Asked how things might be different without CAPAC, Chu said, “We wouldn’t have had an avenue with which to talk to somebody like Secretary Kelly. It’s very important for us to raise our voices on these issues.”
But CAPAC doesn’t just go it alone. It’s also part of what’s called the Tri-Caucus, which includes CAPAC, the Congressional Black Caucus, and the Congressional Hispanic Caucus.
In 1971, the Congressional Black Caucus was formed to advocate for African Americans and to bring issues and concerns to DC that were affecting black constituents across the country; in 1976, the Congressional Hispanic Caucus sought to do the same for Hispanics and Latinos in the U.S. and Puerto Rico.
Together, the three have tackled a range of issues from healthcare to education and more.
As part of the Tri-Caucus, for instance, CAPAC has supported the Health Equity and Accountability Act, Chu said, introduced every year since 2007. The legislation, which has repeatedly died in Congress, seeks to eliminate health disparities across different racial and ethnic groups.
It would, among other things, pursue measures to tackle diseases like diabetes and Hepatitis, which are prevalent in the AAPI community. It would also strengthen data collection, improve analysis, and expand reporting.
A source familiar with the bill said a lot of the provisions in the original act were incorporated into the Affordable Care Act, known as Obamacare, which the House has already taken a step toward repealing.
"People are more energized than ever...They really feel that they have to have a voice in what’s going on, otherwise there can be very negative consequences to it.”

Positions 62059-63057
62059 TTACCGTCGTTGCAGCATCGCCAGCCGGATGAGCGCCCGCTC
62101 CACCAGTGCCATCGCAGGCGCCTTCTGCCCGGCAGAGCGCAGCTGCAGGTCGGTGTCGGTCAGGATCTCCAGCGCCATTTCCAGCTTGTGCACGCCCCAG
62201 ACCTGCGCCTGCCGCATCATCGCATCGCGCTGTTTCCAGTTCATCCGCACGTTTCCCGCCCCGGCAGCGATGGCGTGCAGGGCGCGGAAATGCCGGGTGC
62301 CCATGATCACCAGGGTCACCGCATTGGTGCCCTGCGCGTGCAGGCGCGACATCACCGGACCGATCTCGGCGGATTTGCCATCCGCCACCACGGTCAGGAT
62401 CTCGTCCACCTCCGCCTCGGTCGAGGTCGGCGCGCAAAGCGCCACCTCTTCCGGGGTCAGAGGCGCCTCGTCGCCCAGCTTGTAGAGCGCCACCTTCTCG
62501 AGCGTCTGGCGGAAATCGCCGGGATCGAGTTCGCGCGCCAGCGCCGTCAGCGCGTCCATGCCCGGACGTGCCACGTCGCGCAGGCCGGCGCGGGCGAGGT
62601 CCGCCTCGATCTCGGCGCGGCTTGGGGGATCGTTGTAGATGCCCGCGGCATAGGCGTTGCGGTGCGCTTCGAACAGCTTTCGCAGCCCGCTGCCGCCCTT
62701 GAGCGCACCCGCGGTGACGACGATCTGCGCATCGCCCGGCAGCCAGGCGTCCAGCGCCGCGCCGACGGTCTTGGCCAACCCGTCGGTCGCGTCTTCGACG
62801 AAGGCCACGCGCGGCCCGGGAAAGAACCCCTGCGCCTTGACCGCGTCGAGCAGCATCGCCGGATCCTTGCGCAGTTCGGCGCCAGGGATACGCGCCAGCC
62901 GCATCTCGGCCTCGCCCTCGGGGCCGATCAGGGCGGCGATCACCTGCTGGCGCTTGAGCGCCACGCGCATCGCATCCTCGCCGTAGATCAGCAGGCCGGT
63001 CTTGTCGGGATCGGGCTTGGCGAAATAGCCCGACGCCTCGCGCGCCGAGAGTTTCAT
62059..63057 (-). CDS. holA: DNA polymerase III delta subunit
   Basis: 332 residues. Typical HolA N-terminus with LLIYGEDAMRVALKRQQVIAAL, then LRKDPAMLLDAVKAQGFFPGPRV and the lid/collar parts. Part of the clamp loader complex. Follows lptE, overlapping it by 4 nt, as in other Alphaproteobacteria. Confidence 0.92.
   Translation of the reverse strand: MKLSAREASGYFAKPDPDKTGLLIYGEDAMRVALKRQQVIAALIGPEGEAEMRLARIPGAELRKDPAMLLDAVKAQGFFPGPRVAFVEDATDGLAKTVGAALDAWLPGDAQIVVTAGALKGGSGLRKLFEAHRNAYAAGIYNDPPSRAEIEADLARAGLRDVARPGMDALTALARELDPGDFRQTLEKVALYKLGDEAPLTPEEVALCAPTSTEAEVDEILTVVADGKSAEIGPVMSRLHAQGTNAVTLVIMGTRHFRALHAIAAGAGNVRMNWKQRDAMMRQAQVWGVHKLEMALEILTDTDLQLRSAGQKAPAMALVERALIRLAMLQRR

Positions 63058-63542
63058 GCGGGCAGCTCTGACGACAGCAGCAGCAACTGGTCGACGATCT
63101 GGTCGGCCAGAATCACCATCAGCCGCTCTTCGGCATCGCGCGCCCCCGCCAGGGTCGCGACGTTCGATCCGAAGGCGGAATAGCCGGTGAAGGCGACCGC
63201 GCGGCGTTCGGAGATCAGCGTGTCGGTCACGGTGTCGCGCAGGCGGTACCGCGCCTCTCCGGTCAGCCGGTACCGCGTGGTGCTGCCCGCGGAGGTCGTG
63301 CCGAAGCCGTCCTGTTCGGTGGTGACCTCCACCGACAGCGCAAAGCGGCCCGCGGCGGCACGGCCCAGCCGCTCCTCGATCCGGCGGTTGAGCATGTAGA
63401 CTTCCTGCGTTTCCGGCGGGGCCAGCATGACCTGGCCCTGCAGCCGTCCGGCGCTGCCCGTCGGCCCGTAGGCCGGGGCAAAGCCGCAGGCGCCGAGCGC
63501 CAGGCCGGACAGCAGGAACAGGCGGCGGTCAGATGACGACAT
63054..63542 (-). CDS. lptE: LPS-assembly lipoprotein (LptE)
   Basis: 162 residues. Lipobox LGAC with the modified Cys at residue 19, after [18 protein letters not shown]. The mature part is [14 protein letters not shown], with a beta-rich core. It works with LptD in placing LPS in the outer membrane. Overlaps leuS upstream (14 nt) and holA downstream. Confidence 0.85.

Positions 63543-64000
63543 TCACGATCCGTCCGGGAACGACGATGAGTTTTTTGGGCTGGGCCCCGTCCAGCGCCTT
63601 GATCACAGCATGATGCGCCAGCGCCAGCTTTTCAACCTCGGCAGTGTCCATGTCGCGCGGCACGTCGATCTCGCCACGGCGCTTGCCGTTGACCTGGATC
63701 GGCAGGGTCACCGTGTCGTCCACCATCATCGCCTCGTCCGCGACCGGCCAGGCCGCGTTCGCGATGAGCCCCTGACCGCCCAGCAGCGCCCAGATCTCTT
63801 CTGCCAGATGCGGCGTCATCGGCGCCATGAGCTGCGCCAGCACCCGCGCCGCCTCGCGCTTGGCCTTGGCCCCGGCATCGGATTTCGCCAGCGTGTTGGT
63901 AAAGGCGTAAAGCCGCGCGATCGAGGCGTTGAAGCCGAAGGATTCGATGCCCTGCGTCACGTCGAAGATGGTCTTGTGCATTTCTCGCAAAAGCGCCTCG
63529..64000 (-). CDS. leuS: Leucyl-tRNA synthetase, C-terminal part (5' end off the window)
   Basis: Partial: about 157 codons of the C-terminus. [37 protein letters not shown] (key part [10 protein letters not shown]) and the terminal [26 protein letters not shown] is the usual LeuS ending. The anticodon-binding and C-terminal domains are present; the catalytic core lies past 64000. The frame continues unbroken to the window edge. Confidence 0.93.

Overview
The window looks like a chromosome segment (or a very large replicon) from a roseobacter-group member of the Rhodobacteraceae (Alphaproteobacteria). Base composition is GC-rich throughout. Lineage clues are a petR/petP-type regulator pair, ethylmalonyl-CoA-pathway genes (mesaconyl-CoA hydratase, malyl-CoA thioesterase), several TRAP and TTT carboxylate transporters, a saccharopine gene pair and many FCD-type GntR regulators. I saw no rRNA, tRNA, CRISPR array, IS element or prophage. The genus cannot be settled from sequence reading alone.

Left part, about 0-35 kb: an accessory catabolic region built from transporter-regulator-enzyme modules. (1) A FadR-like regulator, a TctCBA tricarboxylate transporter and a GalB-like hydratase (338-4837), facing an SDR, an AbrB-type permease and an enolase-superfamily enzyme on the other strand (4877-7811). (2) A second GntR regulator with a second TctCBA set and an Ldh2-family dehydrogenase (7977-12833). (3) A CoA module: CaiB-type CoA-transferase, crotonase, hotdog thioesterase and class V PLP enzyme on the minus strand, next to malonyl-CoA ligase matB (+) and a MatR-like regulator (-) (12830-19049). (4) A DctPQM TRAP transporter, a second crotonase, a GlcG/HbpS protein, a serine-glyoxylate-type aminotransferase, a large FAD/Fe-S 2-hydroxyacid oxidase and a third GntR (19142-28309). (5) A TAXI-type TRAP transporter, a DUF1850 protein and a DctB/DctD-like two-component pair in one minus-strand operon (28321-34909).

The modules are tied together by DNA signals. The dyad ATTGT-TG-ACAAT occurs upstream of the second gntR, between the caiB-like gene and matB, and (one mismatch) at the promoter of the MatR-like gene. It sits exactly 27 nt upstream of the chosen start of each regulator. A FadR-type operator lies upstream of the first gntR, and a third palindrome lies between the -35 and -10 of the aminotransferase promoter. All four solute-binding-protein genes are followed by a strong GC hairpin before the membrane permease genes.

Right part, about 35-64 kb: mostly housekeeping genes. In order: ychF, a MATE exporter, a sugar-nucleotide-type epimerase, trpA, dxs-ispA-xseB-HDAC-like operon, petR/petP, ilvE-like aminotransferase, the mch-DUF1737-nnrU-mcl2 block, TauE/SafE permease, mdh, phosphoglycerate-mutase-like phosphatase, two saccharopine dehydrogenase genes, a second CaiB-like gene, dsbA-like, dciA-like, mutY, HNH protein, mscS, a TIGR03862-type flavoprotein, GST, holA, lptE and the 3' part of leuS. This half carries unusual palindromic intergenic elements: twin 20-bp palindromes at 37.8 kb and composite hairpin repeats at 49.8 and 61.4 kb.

The source added that there are plans to reintroduce the Health Equity and Accountability Act later this year or early next year.
On education, the Tri-Caucus has also supported the Every Student Succeeds Act, a reauthorization of a 52-year-old federal education law.
Among other things, advocates say the legislation, which replaces No Child Left Behind, prioritizes the needs of English language learners and tracks the outcome of minority students, a measure CAPAC and the Tri-Caucus fought to include, Chu said.
But critics argue that the act, signed by Obama in December 2015, affords too much federal control over state standards and continues an emphasis on burdensome testing.
Earlier this year, Congress passed a joint resolution nixing a federal rule it said placed constraints on how states must carry out accountability systems in the Every Student Succeeds Act. The Tri-Caucus had opposed the resolution, calling it “another step in the Republican attack on public education and enforcement authority of the Department of Education.”
Trump signed it into law on March 27.
CAPAC’s anniversary comes as the U.S. celebrates Asian Pacific American Heritage Month. First authorized by former President Jimmy Carter as Asian Pacific American Heritage Week in 1979, the observance grew to a month beginning in 1990 and was permanently designated as such two years later.